Do magnets lose strength by pulling them apart?

  • #1
When two magnets already sticked to each other being pulled apart, energy is applied, so I assume that the energy is stored like some sort of potential energy which will be turned back into kinetic energy when they accelerate towards each other to stick back together. So the magnet itself doesn't lose or gain anything.

But few days ago,I found that when I toss a smaller magnet pass a larger magnet with the correct speed, distance and angle, the path of the smaller magnet will be curved by the larger one but not actually colliding into it. The event itself must have used energy, right? So where did the energy come from? Does that mean the larger magnet is actually spending its own energy,or I'm wrong at the very beginning?
 
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  • #2
jbriggs444
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The event itself must have used energy, right? So where did the energy come from?
Changing the angle at which something travels does not necessarily use energy. A force applied at right angles to the direction of motion does no work because there is no motion in the direction of the applied force.

However, it is true that a bit of energy is lost when conductive magnets pass by one another. The changing magnetic fields induce eddy currents in each other. The energy for this comes from the person that tossed the magnets past one another. [It is, more or less, the same effect that is used in electric generators].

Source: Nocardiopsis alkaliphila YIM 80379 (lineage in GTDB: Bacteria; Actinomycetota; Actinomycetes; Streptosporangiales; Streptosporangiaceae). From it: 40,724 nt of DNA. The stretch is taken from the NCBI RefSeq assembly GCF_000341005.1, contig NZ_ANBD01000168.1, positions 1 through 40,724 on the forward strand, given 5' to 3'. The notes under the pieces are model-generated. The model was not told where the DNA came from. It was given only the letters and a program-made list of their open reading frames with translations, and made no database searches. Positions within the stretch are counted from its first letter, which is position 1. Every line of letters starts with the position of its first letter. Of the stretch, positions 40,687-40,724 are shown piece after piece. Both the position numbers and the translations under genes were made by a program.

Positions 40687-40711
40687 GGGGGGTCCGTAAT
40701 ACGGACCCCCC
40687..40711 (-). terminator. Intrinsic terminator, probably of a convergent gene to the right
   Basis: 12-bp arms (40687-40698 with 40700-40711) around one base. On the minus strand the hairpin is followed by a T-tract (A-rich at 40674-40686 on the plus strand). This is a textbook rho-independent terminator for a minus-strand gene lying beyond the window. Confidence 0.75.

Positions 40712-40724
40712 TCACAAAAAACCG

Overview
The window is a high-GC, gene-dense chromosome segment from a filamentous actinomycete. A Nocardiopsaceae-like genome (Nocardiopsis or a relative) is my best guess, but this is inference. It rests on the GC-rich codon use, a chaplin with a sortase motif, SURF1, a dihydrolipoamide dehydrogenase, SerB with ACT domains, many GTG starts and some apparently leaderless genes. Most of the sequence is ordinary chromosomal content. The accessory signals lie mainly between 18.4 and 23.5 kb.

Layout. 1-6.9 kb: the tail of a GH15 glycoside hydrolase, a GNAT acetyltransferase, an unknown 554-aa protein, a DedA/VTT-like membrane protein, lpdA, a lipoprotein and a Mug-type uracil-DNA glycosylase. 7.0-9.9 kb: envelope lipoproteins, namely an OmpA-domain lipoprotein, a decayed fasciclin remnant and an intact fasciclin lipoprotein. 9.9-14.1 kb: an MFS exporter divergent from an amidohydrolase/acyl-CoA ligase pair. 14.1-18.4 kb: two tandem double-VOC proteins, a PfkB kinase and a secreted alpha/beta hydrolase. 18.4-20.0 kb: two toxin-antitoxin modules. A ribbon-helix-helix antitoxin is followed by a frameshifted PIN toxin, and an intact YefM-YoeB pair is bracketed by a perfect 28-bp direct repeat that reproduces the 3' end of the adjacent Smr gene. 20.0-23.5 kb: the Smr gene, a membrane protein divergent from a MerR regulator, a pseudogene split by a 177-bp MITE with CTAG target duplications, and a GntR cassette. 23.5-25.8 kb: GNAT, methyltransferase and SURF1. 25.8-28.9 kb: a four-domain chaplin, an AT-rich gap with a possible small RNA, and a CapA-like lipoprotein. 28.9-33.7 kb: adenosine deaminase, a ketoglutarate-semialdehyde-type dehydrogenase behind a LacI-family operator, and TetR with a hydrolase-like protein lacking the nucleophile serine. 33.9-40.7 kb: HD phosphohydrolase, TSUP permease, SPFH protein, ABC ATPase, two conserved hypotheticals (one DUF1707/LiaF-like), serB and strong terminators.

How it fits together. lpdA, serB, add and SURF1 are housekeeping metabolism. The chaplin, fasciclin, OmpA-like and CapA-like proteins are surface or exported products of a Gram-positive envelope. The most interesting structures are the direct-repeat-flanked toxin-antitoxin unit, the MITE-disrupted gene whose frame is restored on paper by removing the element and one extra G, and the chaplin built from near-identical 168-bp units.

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  • #3
The reason why no work is being done is that the magnet PULLS the other magnet towards it and not away from it. Is that correct?
 
  • #4
A.T.
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...but not actually colliding into it.
Why do you think this would make any difference compared to your first paragraph? If it speeds up by getting closer, it trades PE for KE, and in reverse when it passed the closest approach.
 
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  • #5
CWatters
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When two magnets already sticked to each other being pulled apart, energy is applied, so I assume that the energy is stored like some sort of potential energy which will be turned back into kinetic energy when they accelerate towards each other to stick back together. So the magnet itself doesn't lose or gain anything.
Correct.

But few days ago,I found that when I toss a smaller magnet pass a larger magnet with the correct speed, distance and angle, the path of the smaller magnet will be curved by the larger one but not actually colliding into it. The event itself must have used energy, right? So where did the energy come from? Does that mean the larger magnet is actually spending its own energy,or I'm wrong at the very beginning?
See paragraph 1!

By curving towards the large magnet it gets closer than it was. So one of the magnetic potential energy is used up.


Consider this paragraph....

When two masses already sticked to each other by gravity being pulled apart, energy is applied, so I assume that the energy is stored like some sort of potential energy which will be turned back into kinetic energy when they accelerate towards each other to stick back together. So the mass itself doesn't lose or gain anything.

Look familiar?

What happens when a space rock flies past a planet?
 

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